The pressure pain detection threshold (pPDT) and pressure pain tolerance threshold (pPTT) are determined on six different sites, corresponding to the somatic dermatomes above the clavicle (C5), middle of the anterior axillary fold (T4), dorsum (T10(D)), spina illiaca anterior superior (L1), rectus femoris (L4) and the abdominal pancreatic area (T10(P)). Pressure algometry is performed using an electronic pressure algometer (Somedic AB, Stockholm, Sweden), with a surface area of 1 cm2. Pressure is increased at a rate of 30 kPa/sec until pPDT and pPTT is reached, and subjects are instructed to press a button at this point, which stops the stimulation, and the corresponding pressure (kPa) is recorded.

Conditioned pain modulation

To induce conditioned pain modulation (CPM), a cold pressor test is applied as the conditioning stimulus and pressure stimulations are used as test stimuli. Pressure stimulation is applied at the on the non-dominant rectus femoris until subjects reach the PTT using the equipment and procedure described above. The cold pressor test is performed by asking the subject to immerse their dominant hand in cooled water (2°C) for 2 min, or less if the evoked pain is considered to be intolerable. The CPM effect is assessed as the absolute and relative change in PTT before and after the cold pressor test.

Temporal summation

In this test, the perceived intensity of a single pinprick stimulus of 256 mN, is tested over the epigastric area (T10) and the dominant forearm and compared with that of a series of 10 repetitive pinprick stimuli of the same physical intensity (1/s applied within an area of 1 cm2). The subject is asked to give a pain rating representing the single stimulus, and the estimated mean over the whole series of 10 stimuli using a ‘0–10’ Numerical Rating Scale (NRS). The temporal summation ratio is calculated as the absolute and relative change in pain scores to single and repetitive pinprick stimulations. Pin pricks are applied using a modified von Frey hairs (Optihair2-Set, Marstock Nervtest, Germany).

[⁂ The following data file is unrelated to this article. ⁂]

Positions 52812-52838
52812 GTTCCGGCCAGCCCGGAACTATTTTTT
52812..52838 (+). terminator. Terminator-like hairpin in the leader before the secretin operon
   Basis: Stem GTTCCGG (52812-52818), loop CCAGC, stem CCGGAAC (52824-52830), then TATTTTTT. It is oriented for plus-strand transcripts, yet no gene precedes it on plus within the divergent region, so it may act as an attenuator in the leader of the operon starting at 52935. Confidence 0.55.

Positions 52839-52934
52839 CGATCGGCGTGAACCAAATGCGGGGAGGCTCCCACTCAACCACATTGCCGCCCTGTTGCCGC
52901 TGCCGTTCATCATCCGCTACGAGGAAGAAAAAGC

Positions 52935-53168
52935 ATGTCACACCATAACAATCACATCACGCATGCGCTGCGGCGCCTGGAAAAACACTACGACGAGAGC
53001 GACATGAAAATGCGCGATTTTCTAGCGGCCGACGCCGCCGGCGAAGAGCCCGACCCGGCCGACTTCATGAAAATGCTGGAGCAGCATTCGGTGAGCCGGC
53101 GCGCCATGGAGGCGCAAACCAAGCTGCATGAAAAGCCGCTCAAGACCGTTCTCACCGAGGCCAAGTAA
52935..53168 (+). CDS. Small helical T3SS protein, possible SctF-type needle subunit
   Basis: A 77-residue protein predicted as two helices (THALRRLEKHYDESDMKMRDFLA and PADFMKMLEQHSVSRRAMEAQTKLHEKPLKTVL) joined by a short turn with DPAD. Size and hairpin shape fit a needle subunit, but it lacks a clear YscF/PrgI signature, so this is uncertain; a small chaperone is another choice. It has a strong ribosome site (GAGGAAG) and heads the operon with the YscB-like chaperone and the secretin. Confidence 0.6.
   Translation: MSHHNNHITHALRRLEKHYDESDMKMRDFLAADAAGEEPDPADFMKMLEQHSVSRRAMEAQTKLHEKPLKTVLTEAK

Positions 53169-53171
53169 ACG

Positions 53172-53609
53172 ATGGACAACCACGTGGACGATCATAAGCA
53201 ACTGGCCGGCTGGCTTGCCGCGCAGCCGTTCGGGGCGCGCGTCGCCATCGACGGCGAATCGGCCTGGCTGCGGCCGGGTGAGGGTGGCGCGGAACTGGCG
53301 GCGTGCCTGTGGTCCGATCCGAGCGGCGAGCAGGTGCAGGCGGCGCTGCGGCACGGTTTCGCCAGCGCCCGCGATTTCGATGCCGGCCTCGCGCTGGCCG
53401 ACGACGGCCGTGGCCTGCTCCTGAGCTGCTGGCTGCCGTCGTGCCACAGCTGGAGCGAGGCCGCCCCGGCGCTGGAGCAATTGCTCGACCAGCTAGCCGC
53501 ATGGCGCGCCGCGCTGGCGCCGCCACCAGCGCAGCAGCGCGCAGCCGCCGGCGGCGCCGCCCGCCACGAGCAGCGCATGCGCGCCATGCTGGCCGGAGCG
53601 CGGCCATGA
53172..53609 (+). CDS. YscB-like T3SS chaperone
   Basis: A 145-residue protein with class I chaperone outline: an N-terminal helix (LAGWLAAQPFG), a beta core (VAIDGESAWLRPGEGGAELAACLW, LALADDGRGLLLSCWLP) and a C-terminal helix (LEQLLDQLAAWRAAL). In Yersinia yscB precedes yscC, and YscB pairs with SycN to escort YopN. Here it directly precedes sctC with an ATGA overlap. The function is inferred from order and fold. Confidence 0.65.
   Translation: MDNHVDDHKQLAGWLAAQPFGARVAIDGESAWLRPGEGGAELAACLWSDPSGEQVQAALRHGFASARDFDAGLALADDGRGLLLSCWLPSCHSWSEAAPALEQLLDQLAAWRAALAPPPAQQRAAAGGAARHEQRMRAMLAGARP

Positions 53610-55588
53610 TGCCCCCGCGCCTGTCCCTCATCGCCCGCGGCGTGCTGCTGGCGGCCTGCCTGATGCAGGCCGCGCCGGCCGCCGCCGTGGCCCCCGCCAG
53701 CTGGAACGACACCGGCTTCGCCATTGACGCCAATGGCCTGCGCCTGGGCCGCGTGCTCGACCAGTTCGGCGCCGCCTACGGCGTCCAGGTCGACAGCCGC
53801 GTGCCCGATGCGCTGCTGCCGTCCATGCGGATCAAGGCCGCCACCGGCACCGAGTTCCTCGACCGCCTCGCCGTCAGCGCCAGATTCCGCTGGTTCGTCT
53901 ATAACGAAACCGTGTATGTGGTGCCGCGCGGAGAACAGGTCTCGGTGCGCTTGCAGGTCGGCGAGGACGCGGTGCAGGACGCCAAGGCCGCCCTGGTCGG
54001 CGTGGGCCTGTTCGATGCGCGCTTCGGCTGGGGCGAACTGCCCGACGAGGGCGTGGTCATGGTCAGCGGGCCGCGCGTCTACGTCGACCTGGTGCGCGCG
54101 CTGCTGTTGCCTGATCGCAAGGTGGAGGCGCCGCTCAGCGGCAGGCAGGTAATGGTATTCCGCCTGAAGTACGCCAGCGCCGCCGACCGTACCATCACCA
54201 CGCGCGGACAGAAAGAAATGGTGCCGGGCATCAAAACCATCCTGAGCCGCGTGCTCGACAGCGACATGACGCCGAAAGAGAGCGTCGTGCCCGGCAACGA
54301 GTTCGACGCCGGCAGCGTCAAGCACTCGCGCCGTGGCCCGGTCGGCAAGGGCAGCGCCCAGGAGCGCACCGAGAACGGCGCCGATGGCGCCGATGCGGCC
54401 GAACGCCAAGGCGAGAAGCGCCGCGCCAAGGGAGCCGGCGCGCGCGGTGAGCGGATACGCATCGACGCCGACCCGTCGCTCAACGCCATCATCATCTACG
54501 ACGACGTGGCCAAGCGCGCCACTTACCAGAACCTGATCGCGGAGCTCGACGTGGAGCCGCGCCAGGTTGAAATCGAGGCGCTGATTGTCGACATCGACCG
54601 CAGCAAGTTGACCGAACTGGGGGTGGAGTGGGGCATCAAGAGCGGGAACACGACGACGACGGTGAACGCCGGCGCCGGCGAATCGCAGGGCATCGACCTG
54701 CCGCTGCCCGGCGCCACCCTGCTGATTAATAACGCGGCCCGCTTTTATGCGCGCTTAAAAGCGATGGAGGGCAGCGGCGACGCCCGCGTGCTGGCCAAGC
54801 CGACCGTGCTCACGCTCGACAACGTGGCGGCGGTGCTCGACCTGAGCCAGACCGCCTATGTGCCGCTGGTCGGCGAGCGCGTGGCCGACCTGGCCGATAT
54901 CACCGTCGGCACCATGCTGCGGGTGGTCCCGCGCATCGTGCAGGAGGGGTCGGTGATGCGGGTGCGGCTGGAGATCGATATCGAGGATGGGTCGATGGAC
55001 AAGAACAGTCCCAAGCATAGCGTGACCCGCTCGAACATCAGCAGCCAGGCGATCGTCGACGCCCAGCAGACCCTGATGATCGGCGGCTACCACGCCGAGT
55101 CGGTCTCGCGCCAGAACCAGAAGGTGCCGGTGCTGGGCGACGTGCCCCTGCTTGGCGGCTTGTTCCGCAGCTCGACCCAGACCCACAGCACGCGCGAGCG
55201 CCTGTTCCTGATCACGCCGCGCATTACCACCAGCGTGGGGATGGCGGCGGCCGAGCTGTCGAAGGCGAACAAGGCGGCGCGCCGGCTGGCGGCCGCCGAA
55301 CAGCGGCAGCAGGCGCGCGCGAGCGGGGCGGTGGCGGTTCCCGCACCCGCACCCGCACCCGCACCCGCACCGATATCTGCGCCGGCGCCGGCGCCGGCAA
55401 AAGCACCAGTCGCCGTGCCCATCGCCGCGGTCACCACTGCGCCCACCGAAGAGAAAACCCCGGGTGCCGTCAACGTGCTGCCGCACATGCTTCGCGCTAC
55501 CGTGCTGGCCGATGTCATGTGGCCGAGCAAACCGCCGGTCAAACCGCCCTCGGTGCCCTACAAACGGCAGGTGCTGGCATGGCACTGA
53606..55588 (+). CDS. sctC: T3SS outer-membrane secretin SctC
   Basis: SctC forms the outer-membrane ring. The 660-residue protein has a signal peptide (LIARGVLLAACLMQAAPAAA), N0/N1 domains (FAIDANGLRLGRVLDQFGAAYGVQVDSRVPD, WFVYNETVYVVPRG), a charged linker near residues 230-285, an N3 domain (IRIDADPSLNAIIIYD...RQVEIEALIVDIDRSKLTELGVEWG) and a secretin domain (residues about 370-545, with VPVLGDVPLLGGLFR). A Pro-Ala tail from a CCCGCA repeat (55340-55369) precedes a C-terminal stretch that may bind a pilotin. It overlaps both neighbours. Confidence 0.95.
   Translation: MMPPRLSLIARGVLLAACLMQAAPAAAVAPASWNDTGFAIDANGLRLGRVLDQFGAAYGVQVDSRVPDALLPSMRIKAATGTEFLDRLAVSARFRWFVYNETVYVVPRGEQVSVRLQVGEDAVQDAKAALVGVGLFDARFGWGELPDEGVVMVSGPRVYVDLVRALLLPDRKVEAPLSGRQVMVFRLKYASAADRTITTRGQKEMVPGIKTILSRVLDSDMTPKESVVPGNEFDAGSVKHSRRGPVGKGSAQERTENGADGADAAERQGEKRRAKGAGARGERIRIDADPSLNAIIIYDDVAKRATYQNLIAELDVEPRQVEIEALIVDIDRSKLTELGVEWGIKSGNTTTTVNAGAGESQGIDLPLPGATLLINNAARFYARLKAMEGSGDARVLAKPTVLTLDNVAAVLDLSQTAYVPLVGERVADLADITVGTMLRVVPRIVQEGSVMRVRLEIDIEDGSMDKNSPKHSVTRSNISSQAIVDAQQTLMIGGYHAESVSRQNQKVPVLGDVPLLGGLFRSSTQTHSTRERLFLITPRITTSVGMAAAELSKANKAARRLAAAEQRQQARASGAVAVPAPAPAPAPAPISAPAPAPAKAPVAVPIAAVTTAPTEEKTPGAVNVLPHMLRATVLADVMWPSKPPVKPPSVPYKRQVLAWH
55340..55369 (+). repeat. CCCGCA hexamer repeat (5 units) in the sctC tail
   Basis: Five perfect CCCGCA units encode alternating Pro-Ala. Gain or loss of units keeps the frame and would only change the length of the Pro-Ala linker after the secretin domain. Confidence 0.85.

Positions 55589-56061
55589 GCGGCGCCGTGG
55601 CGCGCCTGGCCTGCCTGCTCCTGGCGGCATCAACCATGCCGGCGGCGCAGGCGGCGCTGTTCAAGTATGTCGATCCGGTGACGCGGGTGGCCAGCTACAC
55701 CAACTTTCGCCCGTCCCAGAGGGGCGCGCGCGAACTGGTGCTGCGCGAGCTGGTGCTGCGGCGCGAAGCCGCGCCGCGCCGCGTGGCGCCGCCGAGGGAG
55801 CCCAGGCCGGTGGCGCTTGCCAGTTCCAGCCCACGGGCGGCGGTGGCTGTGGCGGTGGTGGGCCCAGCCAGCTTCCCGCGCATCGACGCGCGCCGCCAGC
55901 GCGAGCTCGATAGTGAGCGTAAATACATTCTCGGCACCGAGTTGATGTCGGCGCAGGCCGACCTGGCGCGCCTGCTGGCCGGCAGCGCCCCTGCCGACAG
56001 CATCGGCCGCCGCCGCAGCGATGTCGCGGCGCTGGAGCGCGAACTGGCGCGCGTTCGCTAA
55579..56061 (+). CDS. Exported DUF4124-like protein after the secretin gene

Nutritional assessment

Body composition

Bioelectrical impedance analysis enables a fast and accurate measurement of body compartments. For the purpose of this study, bioelectrical impedance will be assessed by the seca medical Body Composition Analyzer 514/515 (Seca, Hamburg) or BioScan 920-II (Maltron, Essex, UK). The analyser consists of a platform with an integrated scale, a handrail system and a display and operation unit. The device uses four pairs of electrodes that are positioned at each hand and foot, with one electrode in each pair through which the electrical current enters the limb and the other electrode detects the voltage drop. Analysis time is 20–30 s.

Hand grip strength

Muscle strength is determined by HGS measured to the nearest kilogram using a hydraulic hand dynamometer (NC70142, North Coast Medical, Arcata, California, USA or Jamar Smart Hand Dynamometer, Patterson medical, Warrenville, Illinois, USA). The dynamometer is held in the second handle position and the patient is instructed to sit on a chair with the shoulder neutrally rotated, holding the elbow bend 90° and the wrist in neutral position. HGS is measured three times for each hand; assessments are separated by intervals of approximately 10 s. The highest value for each hand is recorded and the mean value is calculated.